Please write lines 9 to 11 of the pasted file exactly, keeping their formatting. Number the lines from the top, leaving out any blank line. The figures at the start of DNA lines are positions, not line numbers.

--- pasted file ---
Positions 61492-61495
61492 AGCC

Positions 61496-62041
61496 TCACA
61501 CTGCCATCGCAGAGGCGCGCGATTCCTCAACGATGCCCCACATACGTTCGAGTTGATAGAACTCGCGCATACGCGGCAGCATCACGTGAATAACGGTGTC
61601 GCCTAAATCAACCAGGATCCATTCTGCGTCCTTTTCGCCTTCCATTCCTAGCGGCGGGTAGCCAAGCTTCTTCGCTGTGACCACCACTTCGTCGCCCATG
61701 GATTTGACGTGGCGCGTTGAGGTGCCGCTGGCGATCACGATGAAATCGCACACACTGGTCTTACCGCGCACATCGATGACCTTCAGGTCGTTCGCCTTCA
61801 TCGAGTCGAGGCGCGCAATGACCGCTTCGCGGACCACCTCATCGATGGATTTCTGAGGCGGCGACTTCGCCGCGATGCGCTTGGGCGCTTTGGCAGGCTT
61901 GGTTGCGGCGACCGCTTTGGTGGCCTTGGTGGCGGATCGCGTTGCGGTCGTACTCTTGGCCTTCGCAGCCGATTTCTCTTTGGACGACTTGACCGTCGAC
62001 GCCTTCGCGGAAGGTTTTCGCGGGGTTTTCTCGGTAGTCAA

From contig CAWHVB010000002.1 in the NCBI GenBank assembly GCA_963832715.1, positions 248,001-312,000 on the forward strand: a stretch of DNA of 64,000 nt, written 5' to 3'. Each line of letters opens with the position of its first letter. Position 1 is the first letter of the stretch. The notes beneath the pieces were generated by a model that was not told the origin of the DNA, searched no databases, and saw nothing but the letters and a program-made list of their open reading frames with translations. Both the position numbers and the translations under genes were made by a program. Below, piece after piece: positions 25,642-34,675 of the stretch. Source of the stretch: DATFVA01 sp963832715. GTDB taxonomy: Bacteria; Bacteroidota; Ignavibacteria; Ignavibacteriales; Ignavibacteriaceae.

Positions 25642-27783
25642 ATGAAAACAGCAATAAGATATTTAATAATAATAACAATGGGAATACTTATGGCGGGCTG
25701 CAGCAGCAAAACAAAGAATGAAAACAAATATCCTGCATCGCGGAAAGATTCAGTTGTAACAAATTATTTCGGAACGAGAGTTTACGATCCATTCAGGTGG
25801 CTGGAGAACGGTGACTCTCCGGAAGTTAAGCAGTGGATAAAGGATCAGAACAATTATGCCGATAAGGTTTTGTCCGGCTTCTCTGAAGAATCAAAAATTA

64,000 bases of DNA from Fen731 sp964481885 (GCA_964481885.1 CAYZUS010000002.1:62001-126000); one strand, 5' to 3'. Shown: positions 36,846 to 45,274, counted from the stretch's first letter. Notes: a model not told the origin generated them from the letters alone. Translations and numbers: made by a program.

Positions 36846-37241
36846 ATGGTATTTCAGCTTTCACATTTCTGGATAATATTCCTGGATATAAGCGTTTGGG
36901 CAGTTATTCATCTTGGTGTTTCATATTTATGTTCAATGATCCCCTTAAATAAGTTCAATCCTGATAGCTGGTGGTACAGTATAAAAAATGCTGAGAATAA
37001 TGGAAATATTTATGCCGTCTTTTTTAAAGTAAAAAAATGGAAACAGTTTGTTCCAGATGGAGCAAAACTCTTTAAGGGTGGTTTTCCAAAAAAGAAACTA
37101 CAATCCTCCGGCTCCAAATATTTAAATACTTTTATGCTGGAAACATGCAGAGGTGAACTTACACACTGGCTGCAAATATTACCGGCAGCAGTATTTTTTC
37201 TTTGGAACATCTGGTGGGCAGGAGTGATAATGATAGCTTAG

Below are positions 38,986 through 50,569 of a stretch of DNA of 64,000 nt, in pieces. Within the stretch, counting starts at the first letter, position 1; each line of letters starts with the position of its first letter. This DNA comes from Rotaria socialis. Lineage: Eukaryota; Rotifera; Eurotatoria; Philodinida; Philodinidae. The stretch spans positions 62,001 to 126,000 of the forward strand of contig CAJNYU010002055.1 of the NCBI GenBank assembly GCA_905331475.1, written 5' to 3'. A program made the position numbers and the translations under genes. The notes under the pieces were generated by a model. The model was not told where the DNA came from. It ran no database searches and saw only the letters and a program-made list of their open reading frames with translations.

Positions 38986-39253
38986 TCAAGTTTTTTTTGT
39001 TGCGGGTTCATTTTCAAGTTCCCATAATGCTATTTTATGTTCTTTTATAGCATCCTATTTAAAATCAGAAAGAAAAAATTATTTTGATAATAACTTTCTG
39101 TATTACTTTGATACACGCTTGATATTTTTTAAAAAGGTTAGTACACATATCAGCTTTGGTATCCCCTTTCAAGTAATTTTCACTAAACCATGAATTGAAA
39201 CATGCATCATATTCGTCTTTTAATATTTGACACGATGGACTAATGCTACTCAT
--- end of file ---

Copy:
61901 GGTTGCGGCGACCGCTTTGGTGGCCTTGGTGGCGGATCGCGTTGCGGTCGTACTCTTGGCCTTCGCAGCCGATTTCTCTTTGGACGACTTGACCGTCGAC
62001 GCCTTCGCGGAAGGTTTTCGCGGGGTTTTCTCGGTAGTCAA

From contig CAWHVB010000002.1 in the NCBI GenBank assembly GCA_963832715.1, positions 248,001-312,000 on the forward strand: a stretch of DNA of 64,000 nt, written 5' to 3'. Each line of letters opens with the position of its first letter. Position 1 is the first letter of the stretch. The notes beneath the pieces were generated by a model that was not told the origin of the DNA, searched no databases, and saw nothing but the letters and a program-made list of their open reading frames with translations. Both the position numbers and the translations under genes were made by a program. Below, piece after piece: positions 25,642-34,675 of the stretch. Source of the stretch: DATFVA01 sp963832715. GTDB taxonomy: Bacteria; Bacteroidota; Ignavibacteria; Ignavibacteriales; Ignavibacteriaceae.